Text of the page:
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Old 11th Jun 2019, 10:37 pm   #61
emeritus
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Default Re: The lightbulb conspiracy

Getting back to the alleged "conspiracy" theme, I just dug out my GEC 1911 lighting catalogue. Something I hadn't noticed before is a series of graphs of light output versus time for "Robertson" carbon filament lamps. The "Life" axis ends at 800 hours, and seems to reflect the then-current British Standard. The graphs show that, at the 800 hour point, light output was still in excess of the British Standard end of life criterion. I know from another contemporary book about Robertson lamps that Robertson defined the end of life with reference to the "Smashing point", being the point at which the lamp had blackened so much that the light output was no longer adequate, and not the point at which the filament failed.

No corresponding information was supplied for their Tungsten lamps. Possibly as they were new technology at the time, a British Standard hadn't yet been established.

Regarding series operation of low wattage lamps, it appears that this was an absolute necessity at the time because it was not possible to manufacture Tungsten wire thin enough to make satisfactory low wattage bulbs for 200-250V operation. Striplight fittings for shops that took small or candle bulbs were available with multiple lampholders connected either in series for 200V operation or parallel for 25V to 120V operation. While "Robertson" tubular striplight Carbon lamps were available for up to 200-250V operation, "Osram" Tungsten tubular striplight lamps were only available for 25V.

GEC also supplied transformers and autotransformers for operating low voltage lamps from 200- 250V mains supplies, 50 Hz as standard, 25 to 100Hz to special order.

Lamps intended for series burning could be supplied in matched pairs.
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Old 12th Jun 2019, 8:38 pm   #62
Restoration73
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Default Re: The lightbulb conspiracy

"Inefficient" tungsten lamps provided a secondary source of heat, and probably saved
a few from hypothermia death. I found this book interesting ;

https://www.deathofalightbulb.com/
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Old 13th Jun 2019, 10:18 am   #63
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Default Re: The lightbulb conspiracy

There is a factor that affects life that doesn't directly impact on the light output. That is the inert gas used in the bulb.

This is something that car manufacturers are very well aware of. Decades ago your brake lights often needed replacing, but not these days. I can't remember the last time I had a car bulb fail.

So what changed? The answer is warranty length. When manufacturers competed to offer long warranties - when manufacturing had improved enough to make this feasible - the life of the lights started to become the main reason for warranty claims. The main dealers charged a huge lot to change a bulb, billing the manufacturer, so they changed from cheap argon to more expensive krypton and xenon.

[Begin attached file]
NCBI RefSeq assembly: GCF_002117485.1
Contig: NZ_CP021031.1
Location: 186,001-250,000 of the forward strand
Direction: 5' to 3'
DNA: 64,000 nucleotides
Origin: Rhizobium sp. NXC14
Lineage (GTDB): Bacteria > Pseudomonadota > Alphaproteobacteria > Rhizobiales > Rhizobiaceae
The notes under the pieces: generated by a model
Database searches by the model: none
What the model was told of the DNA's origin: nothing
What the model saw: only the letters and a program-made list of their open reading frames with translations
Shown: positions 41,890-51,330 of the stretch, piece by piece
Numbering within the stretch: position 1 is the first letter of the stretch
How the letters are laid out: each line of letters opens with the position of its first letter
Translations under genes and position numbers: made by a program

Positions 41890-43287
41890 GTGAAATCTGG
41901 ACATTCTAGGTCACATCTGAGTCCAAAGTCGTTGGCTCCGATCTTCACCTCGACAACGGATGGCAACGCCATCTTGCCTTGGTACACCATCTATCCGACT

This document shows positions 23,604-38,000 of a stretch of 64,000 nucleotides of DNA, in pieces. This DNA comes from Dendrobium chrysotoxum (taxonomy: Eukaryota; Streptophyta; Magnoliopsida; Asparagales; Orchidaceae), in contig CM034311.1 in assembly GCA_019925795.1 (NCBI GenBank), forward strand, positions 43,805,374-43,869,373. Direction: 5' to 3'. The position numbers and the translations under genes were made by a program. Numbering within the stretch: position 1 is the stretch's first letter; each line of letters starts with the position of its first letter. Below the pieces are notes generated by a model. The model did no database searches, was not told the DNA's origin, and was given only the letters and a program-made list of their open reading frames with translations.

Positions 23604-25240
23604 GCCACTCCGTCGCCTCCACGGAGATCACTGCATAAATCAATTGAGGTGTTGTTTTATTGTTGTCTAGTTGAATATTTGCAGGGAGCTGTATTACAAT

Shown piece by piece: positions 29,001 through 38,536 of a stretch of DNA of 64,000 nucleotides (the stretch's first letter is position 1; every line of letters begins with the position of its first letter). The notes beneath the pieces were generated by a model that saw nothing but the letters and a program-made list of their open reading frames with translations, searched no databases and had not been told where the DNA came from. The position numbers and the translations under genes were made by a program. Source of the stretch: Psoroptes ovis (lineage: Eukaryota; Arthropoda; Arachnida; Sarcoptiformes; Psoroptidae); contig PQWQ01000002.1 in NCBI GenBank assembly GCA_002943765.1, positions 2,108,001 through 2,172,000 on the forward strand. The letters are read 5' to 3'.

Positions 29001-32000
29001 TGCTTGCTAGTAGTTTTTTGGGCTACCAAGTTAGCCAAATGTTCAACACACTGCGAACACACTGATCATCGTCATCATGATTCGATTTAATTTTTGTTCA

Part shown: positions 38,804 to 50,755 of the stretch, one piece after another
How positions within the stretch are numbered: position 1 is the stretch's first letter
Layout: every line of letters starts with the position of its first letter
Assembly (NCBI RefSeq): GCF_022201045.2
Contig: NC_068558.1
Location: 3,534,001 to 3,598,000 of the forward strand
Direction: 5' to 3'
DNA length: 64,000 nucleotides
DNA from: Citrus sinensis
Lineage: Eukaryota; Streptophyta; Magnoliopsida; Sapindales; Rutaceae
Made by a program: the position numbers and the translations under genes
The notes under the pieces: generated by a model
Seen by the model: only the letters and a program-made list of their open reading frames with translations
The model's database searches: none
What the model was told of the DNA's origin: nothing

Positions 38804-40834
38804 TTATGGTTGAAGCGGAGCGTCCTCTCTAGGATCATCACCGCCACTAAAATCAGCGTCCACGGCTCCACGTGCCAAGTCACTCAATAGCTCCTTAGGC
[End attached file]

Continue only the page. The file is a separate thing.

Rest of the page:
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Old 13th Jun 2019, 11:07 am   #64
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Default Re: The lightbulb conspiracy

Interesting. The gas or vacuum surrounding the filament is important - a minute amount of water vapour plays havoc with life, as per the water cycle. But given that water is eliminated effectively, what is the benefit on using dry krypton or xenon rather than dry argon? These are all inert gases.
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Old 13th Jun 2019, 11:49 am   #65
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Default Re: The lightbulb conspiracy

Filling a bulb with Krypton or Xenon instead of the cheaper Argon, can be used to either run the filament hotter and produce more light for the same energy, or alternatively the filament temperature and therefore the output can be left unaltered and the lamp life increased instead.

Vehicle manufacturers have chosen the second option of increased life in order to reduce warranty claims.

Krypton or Xenon filling is also popular for the better quality torch bulbs, generally to obtain more light from the limited and very expensive energy in batteries, rather than to extend the life.

There is no gain from gas filling very low current bulbs but it is worthwhile at higher operating currents.
Note that it is lamp current, not watts, that determines if gas filling is worthwhile.
A 12 volt 21 watt vehicle bulb will be gas filled but a 240 volt 25 watt bulb will usually be vacuum filled.

To determine if a working bulb is gas filled, or vacuum, light it and observe the temperature of the glass. A gas filled bulb will be hotter above the filament whereas a vacuum bulb will be equally hot above or below the filament.

A well used gas filled bulb will be blackened above the filament, a vacuum bulb more evenly blackened.

Vacuum bulbs are preferred for decorative use if exposed to the weather, being equally warm all over they withstand rain or snow better than gas filled bulbs with a hot spot over the filament.
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Old 13th Jun 2019, 3:03 pm   #66
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Default Re: The lightbulb conspiracy